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NTCIP 1204 - Object Definitions for Environmental Sensor Stations (ESS)

This Fact Sheet was written on 9/18/2009. The status of the standard at the time was: Published in September 1998, version 2 approved in 2006, and minor revisions were approved and published in 2008. Version 3 was approved in January 2008 as a recommended standard and balloting occurred, but version 3 has not been published.

This Fact Sheet was written on September 18, 2009. The status of the standard at the time was: Published in May 2008.

This Fact Sheet was last verified on September 18, 2009

 Check the ITS Standards Search to see if there has been subsequent development activity.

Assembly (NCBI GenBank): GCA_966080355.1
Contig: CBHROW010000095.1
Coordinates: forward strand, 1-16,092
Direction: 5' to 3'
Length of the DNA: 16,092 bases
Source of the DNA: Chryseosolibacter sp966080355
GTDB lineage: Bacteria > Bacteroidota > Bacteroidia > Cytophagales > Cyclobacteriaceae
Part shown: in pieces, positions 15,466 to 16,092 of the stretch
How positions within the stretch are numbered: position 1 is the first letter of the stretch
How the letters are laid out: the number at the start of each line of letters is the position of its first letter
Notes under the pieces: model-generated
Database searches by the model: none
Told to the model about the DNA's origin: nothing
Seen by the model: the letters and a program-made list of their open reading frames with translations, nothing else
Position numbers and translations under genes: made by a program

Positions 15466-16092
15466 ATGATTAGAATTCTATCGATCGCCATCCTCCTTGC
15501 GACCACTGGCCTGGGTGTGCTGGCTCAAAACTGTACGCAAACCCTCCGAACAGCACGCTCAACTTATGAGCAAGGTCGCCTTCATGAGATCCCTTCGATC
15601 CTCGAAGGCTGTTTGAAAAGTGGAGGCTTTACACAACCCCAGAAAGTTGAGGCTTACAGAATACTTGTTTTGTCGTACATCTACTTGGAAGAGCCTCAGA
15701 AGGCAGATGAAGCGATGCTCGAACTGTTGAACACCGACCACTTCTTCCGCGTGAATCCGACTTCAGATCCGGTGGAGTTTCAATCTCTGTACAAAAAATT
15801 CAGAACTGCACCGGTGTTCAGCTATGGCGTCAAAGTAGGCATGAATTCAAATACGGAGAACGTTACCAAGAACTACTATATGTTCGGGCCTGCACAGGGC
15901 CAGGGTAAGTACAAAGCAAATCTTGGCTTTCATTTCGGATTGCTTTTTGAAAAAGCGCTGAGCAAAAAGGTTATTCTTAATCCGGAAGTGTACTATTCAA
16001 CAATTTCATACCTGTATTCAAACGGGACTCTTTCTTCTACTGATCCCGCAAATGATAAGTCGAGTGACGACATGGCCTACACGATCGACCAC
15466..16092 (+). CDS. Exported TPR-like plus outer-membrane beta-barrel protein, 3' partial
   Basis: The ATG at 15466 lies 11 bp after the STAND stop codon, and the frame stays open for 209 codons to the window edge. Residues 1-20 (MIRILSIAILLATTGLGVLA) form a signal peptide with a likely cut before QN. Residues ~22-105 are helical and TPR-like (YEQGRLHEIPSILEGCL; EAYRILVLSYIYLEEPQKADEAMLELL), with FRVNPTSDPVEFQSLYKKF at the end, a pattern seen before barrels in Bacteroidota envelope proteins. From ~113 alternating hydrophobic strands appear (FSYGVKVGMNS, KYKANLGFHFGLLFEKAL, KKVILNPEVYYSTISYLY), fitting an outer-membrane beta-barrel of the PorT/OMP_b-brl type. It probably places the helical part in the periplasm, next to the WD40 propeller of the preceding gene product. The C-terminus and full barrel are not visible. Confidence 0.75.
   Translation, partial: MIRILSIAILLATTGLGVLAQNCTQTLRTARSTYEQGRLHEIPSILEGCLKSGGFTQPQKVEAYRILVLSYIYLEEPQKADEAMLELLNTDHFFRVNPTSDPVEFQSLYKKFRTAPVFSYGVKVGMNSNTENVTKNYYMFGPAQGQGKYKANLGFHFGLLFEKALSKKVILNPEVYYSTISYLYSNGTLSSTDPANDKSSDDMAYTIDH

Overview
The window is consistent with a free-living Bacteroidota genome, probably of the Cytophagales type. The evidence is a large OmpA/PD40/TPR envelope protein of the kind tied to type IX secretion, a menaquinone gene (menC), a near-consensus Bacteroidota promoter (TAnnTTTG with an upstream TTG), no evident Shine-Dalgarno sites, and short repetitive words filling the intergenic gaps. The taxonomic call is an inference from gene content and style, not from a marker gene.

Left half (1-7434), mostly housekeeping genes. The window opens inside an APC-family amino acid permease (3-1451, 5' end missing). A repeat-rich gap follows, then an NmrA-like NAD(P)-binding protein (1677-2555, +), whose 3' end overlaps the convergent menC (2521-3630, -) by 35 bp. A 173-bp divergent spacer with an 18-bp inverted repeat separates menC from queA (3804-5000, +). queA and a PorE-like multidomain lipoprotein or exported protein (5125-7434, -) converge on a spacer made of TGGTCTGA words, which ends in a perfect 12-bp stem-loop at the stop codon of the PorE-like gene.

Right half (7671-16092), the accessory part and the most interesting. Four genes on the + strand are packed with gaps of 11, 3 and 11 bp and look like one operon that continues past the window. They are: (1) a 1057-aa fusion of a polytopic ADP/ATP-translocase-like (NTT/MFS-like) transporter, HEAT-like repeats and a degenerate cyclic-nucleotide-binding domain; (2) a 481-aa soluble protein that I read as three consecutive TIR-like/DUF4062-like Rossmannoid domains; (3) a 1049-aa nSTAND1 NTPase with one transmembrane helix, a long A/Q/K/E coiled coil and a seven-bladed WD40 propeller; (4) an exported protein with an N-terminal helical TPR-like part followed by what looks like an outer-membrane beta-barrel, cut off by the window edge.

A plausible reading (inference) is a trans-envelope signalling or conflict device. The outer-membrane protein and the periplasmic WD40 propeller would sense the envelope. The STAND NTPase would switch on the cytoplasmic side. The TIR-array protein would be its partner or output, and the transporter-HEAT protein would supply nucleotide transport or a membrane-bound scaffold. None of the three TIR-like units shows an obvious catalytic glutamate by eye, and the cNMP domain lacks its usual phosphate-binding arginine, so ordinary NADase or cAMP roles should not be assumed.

The National Transportation Communications for Intelligent Transportation System (ITS) Protocol (NTCIP) is a family of standards that provides both the rules for communicating (called protocols) and the vocabulary (called objects) necessary to allow electronic roadside equipment from different manufacturers to operate with each other as a system. The NTCIP is the first set of standards for the transportation industry that allows transportation systems to be built using a "mix and match" approach with equipment from different manufacturers. Therefore, NTCIP standards reduce the need for reliance on specific equipment vendors and customized one-of-a-kind software. To assure both manufacturer and user community support, NTCIP is a joint product of the National Electronics Manufacturers Association (NEMA), the American Association of State Highway and Transportation Officials (AASHTO), and the Institute of Transportation Engineers (ITE). More information concerning the NTCIP family of standards and their related documents is available in the NTCIP 9001 - NTCIP Guide, available on-line at (